But when she hit into the classic country flare of “Thinkin’ Bout Cheatin’,” the traditions of the many Broadway bars spread out in front of her not only saw her echoing the sentiments of their storied past, but those who were once just the passerby’s began to sing along by the second chorus, clearly impacted by every passionate word as she invoked a memory that pulled each newcomer deeper into understanding country music’s importance.

In a complete opposite of the honky-tonk, throwback aura that Estes had brought to the stage on Saturday, Friday felt completely designed to bring people together through feel good moments that induced positivity as voices reminiscently lifted memorable songs from the past while swiveling hips and swaying arms flowed the laid-back rhythms and summertime vibes.

Early in the day, it was Uncle Kracker who induced the first coming together moments when he tapped the capacity for the Dr. Pepper Amp stage, causing people to gather outside the gates on the sidewalks to sing along with the crowd inside the fences as the feel-good of his half hour set perfectly held the essence of the idea to let it go and just have a good time.

Nostalgic reminders of our own past, “Follow Me” and “Drift Away,” transported our memory banks to our carefree, coming of age years back when our whole life was optimistically in front of us, while everyone swayed in unison amongst the summertime feels of songs such as “Floatin’,” “When The Sun Goes Down,” and “All Summer Long.”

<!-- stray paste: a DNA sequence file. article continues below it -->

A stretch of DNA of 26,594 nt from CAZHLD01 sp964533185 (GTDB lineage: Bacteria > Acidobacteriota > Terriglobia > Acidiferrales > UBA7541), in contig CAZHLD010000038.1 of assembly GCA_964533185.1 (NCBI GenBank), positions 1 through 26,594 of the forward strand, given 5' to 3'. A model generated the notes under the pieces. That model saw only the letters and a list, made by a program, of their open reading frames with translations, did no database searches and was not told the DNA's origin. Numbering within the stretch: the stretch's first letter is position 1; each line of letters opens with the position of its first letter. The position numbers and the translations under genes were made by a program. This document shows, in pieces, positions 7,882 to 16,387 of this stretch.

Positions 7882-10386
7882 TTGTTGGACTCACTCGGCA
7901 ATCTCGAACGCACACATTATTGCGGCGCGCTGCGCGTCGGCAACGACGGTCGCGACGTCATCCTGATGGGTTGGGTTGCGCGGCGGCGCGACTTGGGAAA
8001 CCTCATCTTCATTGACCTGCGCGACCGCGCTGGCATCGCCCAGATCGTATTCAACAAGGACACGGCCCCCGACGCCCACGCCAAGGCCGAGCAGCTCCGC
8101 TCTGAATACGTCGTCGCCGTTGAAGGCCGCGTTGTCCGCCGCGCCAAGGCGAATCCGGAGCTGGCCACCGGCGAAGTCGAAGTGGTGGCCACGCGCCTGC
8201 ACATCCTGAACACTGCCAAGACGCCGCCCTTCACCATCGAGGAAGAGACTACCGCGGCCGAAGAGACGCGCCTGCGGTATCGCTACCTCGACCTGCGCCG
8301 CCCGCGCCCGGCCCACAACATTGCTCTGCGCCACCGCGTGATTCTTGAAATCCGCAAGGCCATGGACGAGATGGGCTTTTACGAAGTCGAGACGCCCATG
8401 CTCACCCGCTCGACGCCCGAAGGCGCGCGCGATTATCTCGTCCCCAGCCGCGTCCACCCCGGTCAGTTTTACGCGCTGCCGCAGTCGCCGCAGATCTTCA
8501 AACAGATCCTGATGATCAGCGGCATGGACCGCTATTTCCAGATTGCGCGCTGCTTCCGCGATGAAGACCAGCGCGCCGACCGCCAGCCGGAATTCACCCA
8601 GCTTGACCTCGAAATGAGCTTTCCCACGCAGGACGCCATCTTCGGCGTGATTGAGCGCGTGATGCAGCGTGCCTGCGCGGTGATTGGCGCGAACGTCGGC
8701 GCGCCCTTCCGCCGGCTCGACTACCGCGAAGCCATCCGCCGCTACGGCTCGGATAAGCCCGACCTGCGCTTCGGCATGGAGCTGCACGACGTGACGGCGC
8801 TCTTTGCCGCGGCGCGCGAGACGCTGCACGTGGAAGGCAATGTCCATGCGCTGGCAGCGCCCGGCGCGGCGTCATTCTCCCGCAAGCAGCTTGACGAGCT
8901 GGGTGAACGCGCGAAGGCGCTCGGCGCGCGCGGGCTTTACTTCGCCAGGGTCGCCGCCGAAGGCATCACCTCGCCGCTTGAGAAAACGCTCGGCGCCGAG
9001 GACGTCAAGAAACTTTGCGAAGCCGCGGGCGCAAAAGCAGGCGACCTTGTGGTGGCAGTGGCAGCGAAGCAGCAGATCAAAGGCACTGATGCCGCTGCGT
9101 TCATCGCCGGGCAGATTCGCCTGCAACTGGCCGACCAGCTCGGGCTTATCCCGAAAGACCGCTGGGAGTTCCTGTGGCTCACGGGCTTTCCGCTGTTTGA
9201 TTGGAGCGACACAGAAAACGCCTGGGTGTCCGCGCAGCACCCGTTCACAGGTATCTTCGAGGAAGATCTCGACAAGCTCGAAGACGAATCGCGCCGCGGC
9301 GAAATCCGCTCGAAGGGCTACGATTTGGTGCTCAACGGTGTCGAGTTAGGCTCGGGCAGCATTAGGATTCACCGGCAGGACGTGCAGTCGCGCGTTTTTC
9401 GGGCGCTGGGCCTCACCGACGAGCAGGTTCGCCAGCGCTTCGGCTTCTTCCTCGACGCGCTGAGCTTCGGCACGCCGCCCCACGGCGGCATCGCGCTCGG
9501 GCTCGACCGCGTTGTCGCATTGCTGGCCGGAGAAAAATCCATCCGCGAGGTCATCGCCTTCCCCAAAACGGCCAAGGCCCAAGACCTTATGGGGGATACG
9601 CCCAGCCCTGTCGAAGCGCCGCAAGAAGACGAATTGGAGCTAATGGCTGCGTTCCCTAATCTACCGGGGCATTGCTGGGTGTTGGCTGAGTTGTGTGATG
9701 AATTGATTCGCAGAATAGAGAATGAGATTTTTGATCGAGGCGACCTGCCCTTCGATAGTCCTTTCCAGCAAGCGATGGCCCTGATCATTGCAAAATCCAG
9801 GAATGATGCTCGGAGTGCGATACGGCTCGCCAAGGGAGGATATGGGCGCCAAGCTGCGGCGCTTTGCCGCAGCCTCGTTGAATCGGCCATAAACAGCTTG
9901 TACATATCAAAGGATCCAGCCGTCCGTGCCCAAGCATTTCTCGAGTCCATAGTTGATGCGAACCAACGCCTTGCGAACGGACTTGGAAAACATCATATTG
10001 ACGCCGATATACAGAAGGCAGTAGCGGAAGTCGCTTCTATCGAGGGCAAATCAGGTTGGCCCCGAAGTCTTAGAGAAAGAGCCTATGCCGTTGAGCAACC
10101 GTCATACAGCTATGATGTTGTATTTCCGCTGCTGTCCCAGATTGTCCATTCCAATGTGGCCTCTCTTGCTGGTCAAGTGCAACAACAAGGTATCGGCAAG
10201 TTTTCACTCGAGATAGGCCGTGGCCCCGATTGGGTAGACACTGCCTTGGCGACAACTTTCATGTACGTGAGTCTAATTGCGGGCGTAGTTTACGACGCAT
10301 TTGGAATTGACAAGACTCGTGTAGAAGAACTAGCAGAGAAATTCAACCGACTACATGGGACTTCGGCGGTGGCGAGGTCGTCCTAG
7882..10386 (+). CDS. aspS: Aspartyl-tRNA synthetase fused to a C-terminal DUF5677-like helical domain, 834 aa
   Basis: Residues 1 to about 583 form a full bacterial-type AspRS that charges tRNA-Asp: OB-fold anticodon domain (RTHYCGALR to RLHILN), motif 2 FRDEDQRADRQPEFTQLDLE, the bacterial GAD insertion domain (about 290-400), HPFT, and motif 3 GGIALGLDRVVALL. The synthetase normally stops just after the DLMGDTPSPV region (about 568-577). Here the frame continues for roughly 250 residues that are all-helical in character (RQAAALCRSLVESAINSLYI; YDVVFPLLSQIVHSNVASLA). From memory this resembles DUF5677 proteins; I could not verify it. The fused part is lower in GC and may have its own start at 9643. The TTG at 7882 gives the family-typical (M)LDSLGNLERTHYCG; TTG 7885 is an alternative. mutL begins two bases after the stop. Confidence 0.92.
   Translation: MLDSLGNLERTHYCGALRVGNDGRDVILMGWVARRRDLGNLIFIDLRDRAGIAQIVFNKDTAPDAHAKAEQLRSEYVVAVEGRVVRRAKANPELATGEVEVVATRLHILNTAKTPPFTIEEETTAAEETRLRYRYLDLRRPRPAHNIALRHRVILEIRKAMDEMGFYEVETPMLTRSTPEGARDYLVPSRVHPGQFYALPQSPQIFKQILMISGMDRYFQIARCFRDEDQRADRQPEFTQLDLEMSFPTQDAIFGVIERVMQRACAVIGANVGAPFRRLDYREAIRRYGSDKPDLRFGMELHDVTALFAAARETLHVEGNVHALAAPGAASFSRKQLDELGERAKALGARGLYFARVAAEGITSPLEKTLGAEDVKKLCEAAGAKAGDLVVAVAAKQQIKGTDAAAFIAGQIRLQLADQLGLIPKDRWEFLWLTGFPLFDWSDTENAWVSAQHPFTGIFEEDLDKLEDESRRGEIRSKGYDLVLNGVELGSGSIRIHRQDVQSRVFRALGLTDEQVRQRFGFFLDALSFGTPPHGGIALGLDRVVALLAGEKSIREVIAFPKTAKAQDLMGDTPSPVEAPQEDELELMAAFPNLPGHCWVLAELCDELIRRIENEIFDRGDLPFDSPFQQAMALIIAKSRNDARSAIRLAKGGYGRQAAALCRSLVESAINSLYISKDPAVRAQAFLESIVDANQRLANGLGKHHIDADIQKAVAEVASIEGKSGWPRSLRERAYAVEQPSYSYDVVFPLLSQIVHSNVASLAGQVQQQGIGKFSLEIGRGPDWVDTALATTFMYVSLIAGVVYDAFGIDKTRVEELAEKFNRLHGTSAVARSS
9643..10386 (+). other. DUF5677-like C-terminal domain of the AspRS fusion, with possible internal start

In similar fashion, Niko Moon tapped the capacity of the Riverfront Stage later that afternoon and brought with him a positivity that floated any negative away on the light breeze coming off the river as hordes of friend groups brought their tight knit friendships together with new groups of people that they had just met over a raised-up toast to “Good Times.”

“If you leave here not feeling positive after this performance…then that’s your fault!” foretold the announcement that brought Moon to the stage as he hit into his set with “Paradise To Me” before declaring there’d be “No More Sad Songs,” enthusiastically lifting the entire crowd to their feet and instigating a dance party that sat within his feel-good personality.

“Someone Like Me,” “Better Days,” “Good Times,” and the announcement of his headlining tour were all pieces to the puzzle of bringing people over to the “living it” side of what country music is all about, but all it took was a spin through “Fishin’ In The Dark” to get them captured hook, line, and sinker. From the first row to the last, and even on all the scattered boats along the Cumberland River behind the stage, everyone became country music family for 3 minutes as they bopped along with Moon, bouncing through the chorus as voices lifted in harmony to hold the spirit of the snapshot moment.

Sharing blankets, their spots on the hill, and sunscreen with their newfound friend’s in-between sets was a visible showing of how music can bring people together as Colbie Caillat then hit the Riverfront stage directly after Moon, sitting firmly between the nostalgia of Uncle Kracker and the chill of Niko.

You sometimes forget how important songs are to the definition of your life until you hear them again. I sure know that I do, and as evident by the packed crowd who stuck to the Riverfront for Colbie, they sure did as well.

With just a few notes of songs such as “Realize,” “Fallin’ For You,” and “Brighter Than The Sun,” Caillat invoked our most favorite memories, showed us why she is such an important artist to the layers of who we are, and reminded us of how to bask within the grip of addictive melodies while the lyrics revive the heartbeat moments that shaped us.